The latest numbers on COVID-19 vaccinations in Canada as of 4.m. ET on Tuesday, Jan. 27, 2021. In Canada, the provinces are reporting 28,505 new vaccinations administered for a total of 868,454 doses given. The provinces have administered doses at a rate of 2,291.479 per 100,000. There were zero new vaccines delivered to the provinces and territories for a total of 1,122,450 doses delivered so far. The provinces and territories have used 77.37 per cent of their available vaccine supply. Please note that Newfoundland, P.E.I., Nova Scotia, New Brunswick and the territories typically do not report on a daily basis. Newfoundland is reporting 3,258 new vaccinations administered over the past seven days for a total of 8,549 doses given. The province has administered doses at a rate of 16.326 per 1,000. There were zero new vaccines delivered to Newfoundland for a total of 16,500 doses delivered so far. The province has received enough of the vaccine to give 3.2 per cent of its population a single dose. The province has used 51.81 per cent of its available vaccine supply. P.E.I. is reporting 1,207 new vaccinations administered over the past seven days for a total of 7,117 doses given. The province has administered doses at a rate of 44.866 per 1,000. There were zero new vaccines delivered to P.E.I. for a total of 9,225 doses delivered so far. The province has received enough of the vaccine to give 5.8 per cent of its population a single dose. The province has used 77.15 per cent of its available vaccine supply. Nova Scotia is reporting 3,102 new vaccinations administered over the past seven days for a total of 11,622 doses given. The province has administered doses at a rate of 11.909 per 1,000. There were zero new vaccines delivered to Nova Scotia for a total of 28,850 doses delivered so far. The province has received enough of the vaccine to give 3.0 per cent of its population a single dose. The province has used 40.28 per cent of its available vaccine supply. New Brunswick is reporting 3,821 new vaccinations administered over the past seven days for a total of 14,257 doses given. The province has administered doses at a rate of 18.277 per 1,000. There were zero new vaccines delivered to New Brunswick for a total of 21,675 doses delivered so far. The province has received enough of the vaccine to give 2.8 per cent of its population a single dose. The province has used 65.78 per cent of its available vaccine supply. Quebec is reporting 4,164 new vaccinations administered for a total of 224,879 doses given. The province has administered doses at a rate of 26.281 per 1,000. There were zero new vaccines delivered to Quebec for a total of 238,100 doses delivered so far. The province has received enough of the vaccine to give 2.8 per cent of its population a single dose. The province has used 94.45 per cent of its available vaccine supply. Ontario is reporting 9,707 new vaccinations administered for a total of 295,817 doses given. The province has administered doses at a rate of 20.139 per 1,000. There were zero new vaccines delivered to Ontario for a total of 411,650 doses delivered so far. The province has received enough of the vaccine to give 2.8 per cent of its population a single dose. The province has used 71.86 per cent of its available vaccine supply. Manitoba is reporting 1,618 new vaccinations administered for a total of 31,369 doses given. The province has administered doses at a rate of 22.781 per 1,000. There were zero new vaccines delivered to Manitoba for a total of 55,650 doses delivered so far. The province has received enough of the vaccine to give 4.0 per cent of its population a single dose. The province has used 56.37 per cent of its available vaccine supply. Saskatchewan is reporting 727 new vaccinations administered for a total of 34,080 doses given. The province has administered doses at a rate of 28.902 per 1,000. There were zero new vaccines delivered to Saskatchewan for a total of 32,725 doses delivered so far. The province has received enough of the vaccine to give 2.8 per cent of its population a single dose. The province has used 104.1 per cent of its available vaccine supply. Alberta is reporting 361 new vaccinations administered for a total of 99,814 doses given. The province has administered doses at a rate of 22.674 per 1,000. There were zero new vaccines delivered to Alberta for a total of 122,725 doses delivered so far. The province has received enough of the vaccine to give 2.8 per cent of its population a single dose. The province has used 81.33 per cent of its available vaccine supply. British Columbia is reporting 2,509 new vaccinations administered for a total of 122,359 doses given. The province has administered doses at a rate of 23.844 per 1,000. There were zero new vaccines delivered to British Columbia for a total of 144,550 doses delivered so far. The province has received enough of the vaccine to give 2.8 per cent of its population a single dose. The province has used 84.65 per cent of its available vaccine supply. Yukon is reporting 445 new vaccinations administered for a total of 4,397 doses given. The territory has administered doses at a rate of 105.365 per 1,000. There were zero new vaccines delivered to Yukon for a total of 14,400 doses delivered so far. The territory has received enough of the vaccine to give 35 per cent of its population a single dose. The territory has used 30.53 per cent of its available vaccine supply. The Northwest Territories are reporting 7,578 new vaccinations administered for a total of 9,471 doses given. The territory has administered doses at a rate of 209.912 per 1,000. There were zero new vaccines delivered to the Northwest Territories for a total of 14,400 doses delivered so far. The territory has received enough of the vaccine to give 32 per cent of its population a single dose. The territory has used 65.77 per cent of its available vaccine supply. Nunavut is reporting 265 new vaccinations administered for a total of 4,723 doses given. The territory has administered doses at a rate of 121.959 per 1,000. There were zero new vaccines delivered to Nunavut for a total of 12,000 doses delivered so far. The territory has received enough of the vaccine to give 31 per cent of its population a single dose. The territory has used 39.36 per cent of its available vaccine supply. *Notes on data: The figures are compiled by the COVID-19 Open Data Working Group based on the latest publicly available data and are subject to change. Note that some provinces report weekly, while others report same-day or figures from the previous day. Vaccine doses administered is not equivalent to the number of people inoculated as the approved vaccines require two doses per person. The vaccines are currently not being administered to children under 18 and those with certain health conditions. This report was automatically generated by The Canadian Press Digital Data Desk and was first published January 27, 2021. The Canadian Press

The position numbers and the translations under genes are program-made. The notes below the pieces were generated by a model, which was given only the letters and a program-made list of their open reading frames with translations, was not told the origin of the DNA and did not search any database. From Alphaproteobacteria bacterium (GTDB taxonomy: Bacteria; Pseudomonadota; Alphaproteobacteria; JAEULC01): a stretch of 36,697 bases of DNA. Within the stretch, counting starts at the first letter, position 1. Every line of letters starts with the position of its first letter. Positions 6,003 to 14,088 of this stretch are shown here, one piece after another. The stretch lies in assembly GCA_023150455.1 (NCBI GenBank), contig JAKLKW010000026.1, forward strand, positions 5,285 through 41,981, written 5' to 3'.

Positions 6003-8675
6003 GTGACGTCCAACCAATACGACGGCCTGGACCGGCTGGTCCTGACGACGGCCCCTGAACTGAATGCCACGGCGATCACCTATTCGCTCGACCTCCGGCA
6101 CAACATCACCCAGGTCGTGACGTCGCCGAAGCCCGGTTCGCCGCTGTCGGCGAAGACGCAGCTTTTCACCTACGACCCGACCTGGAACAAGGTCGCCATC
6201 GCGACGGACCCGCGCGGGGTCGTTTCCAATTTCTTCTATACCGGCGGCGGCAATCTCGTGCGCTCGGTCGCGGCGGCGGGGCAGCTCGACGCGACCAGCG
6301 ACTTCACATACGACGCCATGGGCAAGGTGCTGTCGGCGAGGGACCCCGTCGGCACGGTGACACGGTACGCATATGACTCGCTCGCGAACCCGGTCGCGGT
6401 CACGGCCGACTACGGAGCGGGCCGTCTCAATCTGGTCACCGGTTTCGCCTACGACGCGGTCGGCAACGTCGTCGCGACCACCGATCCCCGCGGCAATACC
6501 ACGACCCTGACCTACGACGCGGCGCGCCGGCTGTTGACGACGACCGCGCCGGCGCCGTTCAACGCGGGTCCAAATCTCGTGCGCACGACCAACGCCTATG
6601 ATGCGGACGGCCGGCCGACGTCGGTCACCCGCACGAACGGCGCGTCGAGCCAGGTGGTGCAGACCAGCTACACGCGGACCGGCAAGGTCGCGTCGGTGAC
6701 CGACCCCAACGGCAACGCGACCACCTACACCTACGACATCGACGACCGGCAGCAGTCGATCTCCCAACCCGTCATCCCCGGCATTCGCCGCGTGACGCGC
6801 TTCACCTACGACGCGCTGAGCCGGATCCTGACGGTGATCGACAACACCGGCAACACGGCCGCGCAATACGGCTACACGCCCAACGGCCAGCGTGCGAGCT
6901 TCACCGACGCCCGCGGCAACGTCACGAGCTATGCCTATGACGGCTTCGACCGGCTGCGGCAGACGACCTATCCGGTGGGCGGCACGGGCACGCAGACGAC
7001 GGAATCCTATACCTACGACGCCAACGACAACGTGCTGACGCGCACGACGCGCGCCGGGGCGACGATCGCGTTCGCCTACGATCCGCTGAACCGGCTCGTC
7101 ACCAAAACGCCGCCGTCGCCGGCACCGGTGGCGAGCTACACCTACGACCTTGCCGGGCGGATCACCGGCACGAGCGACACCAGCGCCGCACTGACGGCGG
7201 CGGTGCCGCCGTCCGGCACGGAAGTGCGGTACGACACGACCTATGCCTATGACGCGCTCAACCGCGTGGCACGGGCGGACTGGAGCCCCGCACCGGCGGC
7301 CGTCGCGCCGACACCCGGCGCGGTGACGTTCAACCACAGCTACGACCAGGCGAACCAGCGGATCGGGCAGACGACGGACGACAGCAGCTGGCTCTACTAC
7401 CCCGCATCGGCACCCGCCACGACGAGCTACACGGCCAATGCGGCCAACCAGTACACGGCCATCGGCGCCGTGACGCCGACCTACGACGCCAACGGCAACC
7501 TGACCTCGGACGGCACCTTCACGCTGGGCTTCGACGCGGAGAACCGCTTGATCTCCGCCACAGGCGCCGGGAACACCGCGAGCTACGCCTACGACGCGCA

WARSAW, Poland — Tova Friedman hid among corpses at Auschwitz amid the chaos of the extermination camp's final days. Just 6 years old at the time, the Poland-born Friedman was instructed by her mother to lie absolutely still in a bed at a camp hospital, next to the body of a young woman who had just died. As German forces preparing to flee the scene of their genocide went from bed to bed shooting anyone still alive, Friedman barely breathed under a blanket and went unnoticed. Days later, on Jan. 27, 1945, she was among the thousands of prisoners who survived to greet the Soviet troops who liberated the camp in Nazi-occupied Poland. Now 82, Friedman had hoped to mark Wednesday's anniversary by taking her eight grandchildren to the Auschwitz-Birkenau memorial site, which is under the custodianship of the Polish state. The coronavirus pandemic prevented the trip. So instead, Friedman will be alone at home in Highland Park, New Jersey, on International Holocaust Remembrance Day. Yet a message of warning from her about the rise of hatred will be part of a virtual observance organized by the World Jewish Congress. Other institutions around the world, including the Auschwitz-Birkenau memorial museum in Poland, Yad Vashem in Israel and the United States Holocaust Memorial Museum in Washington D.C. also have online events planned. The presidents of Israel, Germany and Poland will be among those delivering remarks of remembrance and warning. The online nature of this year's commemorations is a sharp contrast to how Friedman spent the 75th anniversary of Auschwitz's liberation last year, when she gathered under a huge tent with other survivors and dozens of European leaders at the site of the former camp. It was one of the last large international gatherings before the pandemic forced the cancellation of most large gatherings. Many Holocaust survivors in the United States, Israel and elsewhere find themselves in a state of previously unimaginable isolation due to the pandemic. Friedman lost her husband last March and said she feels acutely alone now. But survivors like her also have found new connections over Zoom: World Jewish Congress leader Ronald Lauder has organized video meetings for survivors and their children and grandchildren during the pandemic. More than 1.1 million people were murdered by the German Nazis and their henchmen at Auschwitz, the most notorious site in a network of camps and ghettos aimed at the destruction of Europe's Jews. The vast majority of those killed at Auschwitz were Jews, but others, including Poles, Roma and Soviet prisoners of war, were also killed in large numbers. In all, about 6 million European Jews and millions of other people were killed by the Germans and their collaborators. In 2005, the United Nations designated Jan. 27 as International Holocaust Remembrance Day, an acknowledgement of Auschwitz's iconic status. Israel, which today counts 197,000 Holocaust survivors, officially marks its Holocaust remembrance day in the spring. But events will also be held Wednesday by survivors’ organizations and remembrance groups across the country, many of them held virtually or without members of the public in attendance. While commemorations have moved online for the first time, one constant is the drive of survivors to tell their stories as words of caution. Rose Schindler, a 91-year-old survivor of Auschwitz who was originally from Czechoslovakia but now lives in San Diego, California, has been speaking to school groups about her experience for 50 years. Her story, and that of her late husband, Max, also a survivor, is also told in a book, “Two Who Survived: Keeping Hope Alive While Surviving the Holocaust.” After Schindler was transported to Auschwitz in 1944, she was selected more than once for immediate death in the gas chambers. She survived by escaping each time and joining work details. The horrors she experienced of Auschwitz — the mass murder of her parents and four of her seven siblings, the hunger, being shaven, lice infestations — are difficult to convey, but she keeps speaking to groups, over past months only by Zoom. “We have to tell our stories so it doesn't happen again,” Schindler told The Associated Press on Monday in a Zoom call from her home. “It is unbelievable what we went through, and the whole world was silent as this was going on." Friedman says she believes it is her role to “sound the alarm” about rising anti-Semitism and other hatred in the world, otherwise “another tragedy may happen.” That hatred, she said, was on clear view when a mob inspired by former President Donald Trump attacked the U.S. Capitol on Jan. 6. Some insurrectionists wore clothes with anti-Semitic messages like “Camp Auschwitz” and ““6MWE,” which stands for “6 million wasn't enough.” “It was utterly shocking and I couldn’t believe it. And I don’t know what part of America feels like that. I hope it’s a very small and isolated group and not a pervasive feeling,” Friedman said Monday. Still, the mob violence could not shake her belief in the essential goodness of America and most Americans. “It’s a country of freedom. It’s a country that took me in,” Friedman said. In her recorded message that will be broadcast Wednesday, Friedman said she compares the virus of hatred in the world to COVID-19. She said the world today is witnessing “a virus of anti-Semitism, of racism, and if you don’t stop the virus, it’s going to kill humanity.” Vanessa Gera, The Associated Press